15 Most Expensive States to Live in the United States
Want to stretch your paycheck as much as possible? If you live in one of the most expensive states, you might want to consider a move.
This bustling state serves as a suburb of the nation’s capital and has several large cities of its own, driving up housing costs throughout the state. It ranked well above average for every standard expense of living—except health care—according to MERIC.
Massachusetts has bragging rights for the smartest residents, thanks to its top-rated educational system and being home to some of the finest higher education institutions in the country. But it’s also well above average for every cost of living, from housing to health care, and sports a not-so-insignificant 5.05 percent income tax rate and nearly 27¢ gas tax. Surprisingly, visiting can also be pricey—Boston ranks as the most expensive U.S. city to book a hotel room.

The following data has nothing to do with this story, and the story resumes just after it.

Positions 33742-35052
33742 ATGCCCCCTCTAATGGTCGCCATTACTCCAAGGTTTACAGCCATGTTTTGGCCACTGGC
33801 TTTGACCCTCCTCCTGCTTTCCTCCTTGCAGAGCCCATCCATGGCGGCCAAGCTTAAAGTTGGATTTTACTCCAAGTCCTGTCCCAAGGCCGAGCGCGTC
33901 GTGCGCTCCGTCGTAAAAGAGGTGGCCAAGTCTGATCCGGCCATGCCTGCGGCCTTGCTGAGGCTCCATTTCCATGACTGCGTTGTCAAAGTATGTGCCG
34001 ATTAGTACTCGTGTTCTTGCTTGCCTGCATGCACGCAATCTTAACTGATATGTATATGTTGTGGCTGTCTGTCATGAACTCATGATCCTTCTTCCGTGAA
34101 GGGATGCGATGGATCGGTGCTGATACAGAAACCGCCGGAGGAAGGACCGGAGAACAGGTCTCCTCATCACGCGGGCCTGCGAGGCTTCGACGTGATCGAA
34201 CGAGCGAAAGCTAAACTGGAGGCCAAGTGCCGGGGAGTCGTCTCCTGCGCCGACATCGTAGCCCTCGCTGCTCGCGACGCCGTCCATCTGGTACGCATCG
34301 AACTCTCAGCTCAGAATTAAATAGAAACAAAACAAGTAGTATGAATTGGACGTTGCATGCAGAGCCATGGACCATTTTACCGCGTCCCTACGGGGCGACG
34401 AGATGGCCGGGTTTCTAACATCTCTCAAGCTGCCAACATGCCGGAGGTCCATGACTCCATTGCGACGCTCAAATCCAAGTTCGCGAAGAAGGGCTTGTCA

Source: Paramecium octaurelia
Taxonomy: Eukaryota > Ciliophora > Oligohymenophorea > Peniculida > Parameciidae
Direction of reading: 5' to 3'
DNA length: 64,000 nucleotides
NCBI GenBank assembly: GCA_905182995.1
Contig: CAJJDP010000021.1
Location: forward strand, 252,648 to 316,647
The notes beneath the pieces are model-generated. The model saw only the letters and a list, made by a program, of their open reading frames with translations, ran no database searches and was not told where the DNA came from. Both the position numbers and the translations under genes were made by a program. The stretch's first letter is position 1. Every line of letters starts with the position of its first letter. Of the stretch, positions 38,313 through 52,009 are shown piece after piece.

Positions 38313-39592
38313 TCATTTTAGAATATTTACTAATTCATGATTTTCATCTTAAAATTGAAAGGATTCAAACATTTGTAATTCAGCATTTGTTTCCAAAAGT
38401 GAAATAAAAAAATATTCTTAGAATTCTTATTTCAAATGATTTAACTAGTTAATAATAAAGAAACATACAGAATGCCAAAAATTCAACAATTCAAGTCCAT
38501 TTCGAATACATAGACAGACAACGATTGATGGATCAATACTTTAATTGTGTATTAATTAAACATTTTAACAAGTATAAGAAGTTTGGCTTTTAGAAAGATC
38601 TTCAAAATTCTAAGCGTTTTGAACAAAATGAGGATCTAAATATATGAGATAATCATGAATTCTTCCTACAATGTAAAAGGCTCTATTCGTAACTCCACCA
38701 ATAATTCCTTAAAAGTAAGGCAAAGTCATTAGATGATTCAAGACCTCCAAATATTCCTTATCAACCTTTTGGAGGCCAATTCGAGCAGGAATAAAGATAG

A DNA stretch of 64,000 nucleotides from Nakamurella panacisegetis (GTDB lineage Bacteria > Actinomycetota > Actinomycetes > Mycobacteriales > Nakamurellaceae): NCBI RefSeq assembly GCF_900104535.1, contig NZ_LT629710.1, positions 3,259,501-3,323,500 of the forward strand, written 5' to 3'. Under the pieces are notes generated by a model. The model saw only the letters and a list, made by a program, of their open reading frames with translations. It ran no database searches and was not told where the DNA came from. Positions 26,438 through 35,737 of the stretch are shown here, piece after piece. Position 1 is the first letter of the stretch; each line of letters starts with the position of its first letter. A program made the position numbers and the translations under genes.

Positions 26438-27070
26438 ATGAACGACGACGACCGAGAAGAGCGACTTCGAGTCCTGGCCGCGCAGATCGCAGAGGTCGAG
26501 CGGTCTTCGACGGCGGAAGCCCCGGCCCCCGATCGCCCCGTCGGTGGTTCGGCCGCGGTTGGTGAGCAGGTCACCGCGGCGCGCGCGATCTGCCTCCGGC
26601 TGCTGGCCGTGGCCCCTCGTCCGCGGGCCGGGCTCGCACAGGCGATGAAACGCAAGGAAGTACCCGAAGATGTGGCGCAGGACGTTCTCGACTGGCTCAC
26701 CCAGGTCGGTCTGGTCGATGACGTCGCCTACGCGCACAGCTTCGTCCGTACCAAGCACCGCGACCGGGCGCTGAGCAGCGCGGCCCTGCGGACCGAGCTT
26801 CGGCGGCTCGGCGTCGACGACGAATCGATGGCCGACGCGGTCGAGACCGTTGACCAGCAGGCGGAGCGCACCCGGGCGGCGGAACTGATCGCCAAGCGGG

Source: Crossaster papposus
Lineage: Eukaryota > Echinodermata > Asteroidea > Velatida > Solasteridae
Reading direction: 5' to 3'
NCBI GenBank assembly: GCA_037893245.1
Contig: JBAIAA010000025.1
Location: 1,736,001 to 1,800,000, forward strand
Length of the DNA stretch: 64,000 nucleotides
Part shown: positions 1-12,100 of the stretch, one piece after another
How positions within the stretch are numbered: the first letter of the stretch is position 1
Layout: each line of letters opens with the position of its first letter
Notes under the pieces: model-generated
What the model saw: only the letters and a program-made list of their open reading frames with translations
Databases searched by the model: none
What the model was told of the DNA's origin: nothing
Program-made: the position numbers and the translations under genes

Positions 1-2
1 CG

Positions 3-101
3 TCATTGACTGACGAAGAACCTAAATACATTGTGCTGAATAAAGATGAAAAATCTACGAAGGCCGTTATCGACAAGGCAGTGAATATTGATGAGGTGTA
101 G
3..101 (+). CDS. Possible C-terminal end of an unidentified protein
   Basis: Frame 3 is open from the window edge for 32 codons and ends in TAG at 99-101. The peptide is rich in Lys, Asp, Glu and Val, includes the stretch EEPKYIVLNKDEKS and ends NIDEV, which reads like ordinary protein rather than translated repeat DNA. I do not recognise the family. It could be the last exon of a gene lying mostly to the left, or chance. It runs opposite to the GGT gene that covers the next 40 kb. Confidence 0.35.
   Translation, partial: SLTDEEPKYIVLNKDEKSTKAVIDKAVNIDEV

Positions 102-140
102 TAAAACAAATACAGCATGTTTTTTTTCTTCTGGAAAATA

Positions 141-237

3. New York
New York City area real estate definitely helps drive up the average cost of housing for the entire state—the median home value is $301,000. New Yorkers also spend more than the average American on other costs, including groceries and transportation.
West Coast living costs plenty, with housing and transportation costs far above the national average, along with steep state income and gasoline taxes. The Golden State is also home to many of the most expensive cities in the United States.
Living in paradise will cost you plenty. Thanks to the high cost of housing and shipping in pretty much everything else you’ll need, Hawaii consistently ranks as one of the most pricey places to live on earth—and the 11 percent income tax and nearly 47¢ gas tax don’t improve matters. Ready to give your wallet a break? These are the 15 least expensive states to live in.